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Strictly Come Dancing has been accused of sexism for allegedly “predatory” comments made by judges towards male dancers.
The BBC’s primetime dancing show has reportedly received a higher than usual number of viewer complaints this year relating to sexist comments about male contestants, as well as “blasphemous” language and same-sex dancing.
The questionable remarks include judge Craig Revel Horwood telling professional male dancer Gorka Márquez that “it really has made my night seeing you on all fours, darling.”
In another episode judge Shirley Ballas told contestant Uge Monye that in his “pink outfit, you have all the gear, my dear… there is not a part of your body that doesn’t want to move, even if it’s not supposed to, it wants to… And that’s what I like.”
Survivors Manchester, a charity for victims of male sexual abuse, strongly criticised the show for its “harmful” double standards.
Founder and CEO Duncan Craig told The Telegraph that if such remarks were made to a female contestant by a man, “there would be absolute outrage, and quite rightly so.”
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“I think we have to say it’s a double standard and I think it sometimes feels like it’s an uncomfortable thing to say, but the double standard is really harmful,” he said.
He added that there was an element of “acceptability when it comes from a male to a male, or it comes from a female to a male,” and that this needs to be tackled.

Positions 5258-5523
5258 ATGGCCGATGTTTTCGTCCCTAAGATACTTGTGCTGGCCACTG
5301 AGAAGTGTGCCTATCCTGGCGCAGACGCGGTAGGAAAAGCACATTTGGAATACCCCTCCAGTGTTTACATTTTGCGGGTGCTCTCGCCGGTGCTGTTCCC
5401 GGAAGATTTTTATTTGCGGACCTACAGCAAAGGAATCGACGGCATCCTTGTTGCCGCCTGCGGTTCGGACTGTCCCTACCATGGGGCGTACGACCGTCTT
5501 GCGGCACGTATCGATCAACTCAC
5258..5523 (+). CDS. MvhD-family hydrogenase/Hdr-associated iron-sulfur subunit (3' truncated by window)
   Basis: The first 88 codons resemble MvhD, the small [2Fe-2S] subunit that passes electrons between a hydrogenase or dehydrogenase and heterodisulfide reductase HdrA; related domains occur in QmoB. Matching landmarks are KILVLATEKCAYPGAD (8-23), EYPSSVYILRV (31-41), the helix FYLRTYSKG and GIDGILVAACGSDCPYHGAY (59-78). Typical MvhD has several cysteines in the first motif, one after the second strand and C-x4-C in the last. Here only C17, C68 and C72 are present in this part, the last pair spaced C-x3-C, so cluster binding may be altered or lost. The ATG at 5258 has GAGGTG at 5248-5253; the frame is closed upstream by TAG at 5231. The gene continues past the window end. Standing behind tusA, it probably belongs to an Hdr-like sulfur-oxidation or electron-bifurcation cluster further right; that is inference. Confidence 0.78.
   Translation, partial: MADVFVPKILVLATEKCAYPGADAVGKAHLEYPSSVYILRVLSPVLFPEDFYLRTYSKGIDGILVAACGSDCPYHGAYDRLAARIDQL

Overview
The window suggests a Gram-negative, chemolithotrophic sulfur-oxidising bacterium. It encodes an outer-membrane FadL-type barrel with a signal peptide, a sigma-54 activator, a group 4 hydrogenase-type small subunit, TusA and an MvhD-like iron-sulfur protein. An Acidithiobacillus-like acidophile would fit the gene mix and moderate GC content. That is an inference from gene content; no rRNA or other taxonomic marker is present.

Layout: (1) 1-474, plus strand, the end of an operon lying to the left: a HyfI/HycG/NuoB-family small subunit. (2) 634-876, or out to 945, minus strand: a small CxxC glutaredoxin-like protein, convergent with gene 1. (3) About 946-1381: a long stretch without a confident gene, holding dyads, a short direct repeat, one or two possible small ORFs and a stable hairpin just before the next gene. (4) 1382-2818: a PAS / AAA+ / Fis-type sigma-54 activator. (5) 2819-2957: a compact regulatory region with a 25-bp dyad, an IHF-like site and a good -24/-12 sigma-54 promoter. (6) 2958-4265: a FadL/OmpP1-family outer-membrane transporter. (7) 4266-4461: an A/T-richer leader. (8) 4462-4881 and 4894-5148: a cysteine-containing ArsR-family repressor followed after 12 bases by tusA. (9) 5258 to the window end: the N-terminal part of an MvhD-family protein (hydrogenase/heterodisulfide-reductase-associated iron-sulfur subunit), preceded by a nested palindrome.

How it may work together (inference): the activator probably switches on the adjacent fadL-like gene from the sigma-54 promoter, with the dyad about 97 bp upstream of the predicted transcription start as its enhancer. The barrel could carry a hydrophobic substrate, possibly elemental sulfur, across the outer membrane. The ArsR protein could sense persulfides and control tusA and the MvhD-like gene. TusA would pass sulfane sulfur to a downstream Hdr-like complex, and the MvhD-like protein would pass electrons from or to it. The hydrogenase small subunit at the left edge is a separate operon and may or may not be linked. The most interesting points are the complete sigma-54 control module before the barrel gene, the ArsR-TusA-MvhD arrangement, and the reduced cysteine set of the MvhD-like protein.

“I’d be interested to see what people said if it was a straight male saying it to a male contestant, would they see something different, would they see it as being predatory, or would they say it in the same way as people often present that kind of thing – the camp TV presenter or TV judge saying it,” he continued.
This season Strictly Come Dancing received effusive praise for its first same-sex male dance pairing between John Whaite and Johannes Radebe, who received a standing ovation for their history-making debut.
And last week’s episode opened with an incredible same-sex waltz by the show’s professional dancers, which was so beautiful it moved the audience – and Radebe – to tears.
But the veteran LGBT+ rights campaigner Peter Tatchell suggested Strictly still has work to do, saying that the judges’ “supposedly harmless banter” can sometimes convey “a whiff of sexism and homophobia”.
“Cheap, smutty gags are no substitute for intelligent wit and astute judging of the male dancers,” he told The Telegraph.
“I’m all in favour of free speech, but the sexual objectification and innuendo directed at the Strictly men is tawdry and unnecessary.”
PinkNews reached out to the BBC for comment. A spokesperson confirmed that less than 40 complaints received over the last two episodes were about “sexist comments to male contestants,” and the majority concerned “blasphemous” language.
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